As Nobs and I swung along in the growing light of the coming day, I was impressed by the lessening numbers of savage beasts the farther north I traveled. With the decrease among the carnivora, the herbivora increased in quantity, though anywhere in Caspak they are sufficiently plentiful to furnish ample food for the meateaters of each locality. The wild cattle, antelope, deer, and horses I passed showed changes in evolution from their cousins farther south. The kine were smaller and less shaggy, the horses larger. North of the Kro-lu village I saw a small band of the latter of about the size of those of our old Western plains—such as the Indians bred in former days and to a lesser extent even now. They were fat and sleek, and I looked upon them with covetous eyes and with thoughts that any old cow-puncher may well imagine I might entertain after having hoofed it for weeks; but they were wary, scarce permitting me to approach within bow-and-arrow range, much less within roping-distance; yet I still had hopes which I never discarded.
Twice before noon we were stalked and charged by man-eaters; but even though I was without firearms, I still had ample protection in Nobs, who evidently had learned something of Caspakian hunt rules under the tutelage of Du-seen or some other Galu, and of course a great deal more by experience. He always was on the alert for dangerous foes, invariably warning me by low growls of the approach of a large carnivorous animal long before I could either see or hear it, and then when the thing appeared, he would run snapping at its heels, drawing the charge away from me until I found safety in some tree; yet never did the wily Nobs take an unnecessary chance of a mauling. He would dart in and away so quickly that not even the lightning-like movements of the great cats could reach him. I have seen him tantalize them thus until they fairly screamed in rage.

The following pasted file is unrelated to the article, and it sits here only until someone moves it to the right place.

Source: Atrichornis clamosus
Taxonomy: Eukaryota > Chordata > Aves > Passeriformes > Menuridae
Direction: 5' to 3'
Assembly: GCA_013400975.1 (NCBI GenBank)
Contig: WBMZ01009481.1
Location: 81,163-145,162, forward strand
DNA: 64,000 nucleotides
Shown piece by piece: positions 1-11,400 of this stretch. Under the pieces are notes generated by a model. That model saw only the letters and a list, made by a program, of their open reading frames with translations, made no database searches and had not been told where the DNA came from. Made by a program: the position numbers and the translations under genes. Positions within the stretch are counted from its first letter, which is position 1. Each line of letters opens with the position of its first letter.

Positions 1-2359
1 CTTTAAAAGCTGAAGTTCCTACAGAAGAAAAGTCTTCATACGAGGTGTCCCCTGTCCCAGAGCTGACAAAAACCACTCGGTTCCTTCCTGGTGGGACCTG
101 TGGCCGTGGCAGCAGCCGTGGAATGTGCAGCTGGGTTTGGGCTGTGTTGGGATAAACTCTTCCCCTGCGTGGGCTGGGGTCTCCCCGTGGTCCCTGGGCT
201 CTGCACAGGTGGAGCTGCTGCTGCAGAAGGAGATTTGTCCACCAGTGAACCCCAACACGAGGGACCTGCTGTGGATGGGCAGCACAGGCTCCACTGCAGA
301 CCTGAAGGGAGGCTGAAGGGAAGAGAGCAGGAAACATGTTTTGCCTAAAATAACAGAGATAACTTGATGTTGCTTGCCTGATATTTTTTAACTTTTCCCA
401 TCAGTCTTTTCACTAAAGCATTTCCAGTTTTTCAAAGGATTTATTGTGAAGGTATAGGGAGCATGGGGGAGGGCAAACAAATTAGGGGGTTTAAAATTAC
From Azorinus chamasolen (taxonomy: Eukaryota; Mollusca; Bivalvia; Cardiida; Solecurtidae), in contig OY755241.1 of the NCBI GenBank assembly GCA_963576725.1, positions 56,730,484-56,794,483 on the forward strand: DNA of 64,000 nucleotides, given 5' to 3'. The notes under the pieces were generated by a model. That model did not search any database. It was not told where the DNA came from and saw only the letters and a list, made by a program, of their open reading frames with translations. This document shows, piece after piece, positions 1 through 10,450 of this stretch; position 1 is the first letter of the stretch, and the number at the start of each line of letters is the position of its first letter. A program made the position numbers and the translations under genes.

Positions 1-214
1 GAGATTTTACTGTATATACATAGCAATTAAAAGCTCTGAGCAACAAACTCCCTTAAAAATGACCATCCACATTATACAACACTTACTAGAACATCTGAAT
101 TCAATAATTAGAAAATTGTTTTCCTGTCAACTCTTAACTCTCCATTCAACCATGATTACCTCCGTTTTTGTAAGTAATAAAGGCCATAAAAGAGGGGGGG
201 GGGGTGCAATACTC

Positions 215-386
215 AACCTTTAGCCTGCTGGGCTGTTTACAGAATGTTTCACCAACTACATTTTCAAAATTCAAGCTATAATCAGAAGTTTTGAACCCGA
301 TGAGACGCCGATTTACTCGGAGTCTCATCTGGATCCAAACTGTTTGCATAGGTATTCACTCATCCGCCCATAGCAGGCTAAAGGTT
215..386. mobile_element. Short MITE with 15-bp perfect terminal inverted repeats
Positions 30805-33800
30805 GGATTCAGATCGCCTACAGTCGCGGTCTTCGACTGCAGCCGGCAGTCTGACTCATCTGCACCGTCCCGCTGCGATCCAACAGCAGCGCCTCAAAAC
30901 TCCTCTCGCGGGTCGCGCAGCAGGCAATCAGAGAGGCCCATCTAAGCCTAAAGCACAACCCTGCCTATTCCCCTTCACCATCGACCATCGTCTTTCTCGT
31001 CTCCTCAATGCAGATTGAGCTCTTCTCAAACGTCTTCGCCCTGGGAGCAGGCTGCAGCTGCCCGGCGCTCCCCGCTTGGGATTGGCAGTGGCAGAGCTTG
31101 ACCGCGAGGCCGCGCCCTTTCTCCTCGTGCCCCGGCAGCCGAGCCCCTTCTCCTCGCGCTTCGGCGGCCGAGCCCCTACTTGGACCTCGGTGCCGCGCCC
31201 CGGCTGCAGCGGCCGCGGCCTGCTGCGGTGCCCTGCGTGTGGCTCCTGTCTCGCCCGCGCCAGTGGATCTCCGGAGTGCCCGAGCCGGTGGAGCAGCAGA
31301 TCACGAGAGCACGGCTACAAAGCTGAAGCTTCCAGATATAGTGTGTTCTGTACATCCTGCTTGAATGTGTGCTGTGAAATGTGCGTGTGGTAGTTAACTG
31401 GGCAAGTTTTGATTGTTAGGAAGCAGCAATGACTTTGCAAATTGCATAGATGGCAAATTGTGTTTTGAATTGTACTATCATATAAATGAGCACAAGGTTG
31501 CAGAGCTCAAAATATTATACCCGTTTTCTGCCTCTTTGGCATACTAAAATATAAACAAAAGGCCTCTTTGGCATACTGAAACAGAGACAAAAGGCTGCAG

The greatest inconvenience the hunters caused me was the delay, for they have a nasty habit of keeping one treed for an hour or more if balked in their designs; but at last we came in sight of a line of cliffs running east and west across our path as far as the eye could see in either direction, and I knew that we reached the natural boundary which marks the line between the Kro-lu and Galu countries. The southern face of these cliffs loomed high and forbidding, rising to an altitude of some two hundred feet, sheer and precipitous, without a break that the eye could perceive. How I was to find a crossing I could not guess. Whether to search to the east toward the still loftier barrier-cliffs fronting upon the ocean, or westward in the direction of the inland sea was a question which baffled me. Were there many passes or only one? I had no way of knowing. I could but trust to chance. It never occurred to me that Nobs had made the crossing at least once, possibly a greater number of times, and that he might lead me to the pass; and so it was with no idea of assistance that I appealed to him as a man alone with a dumb brute so often does.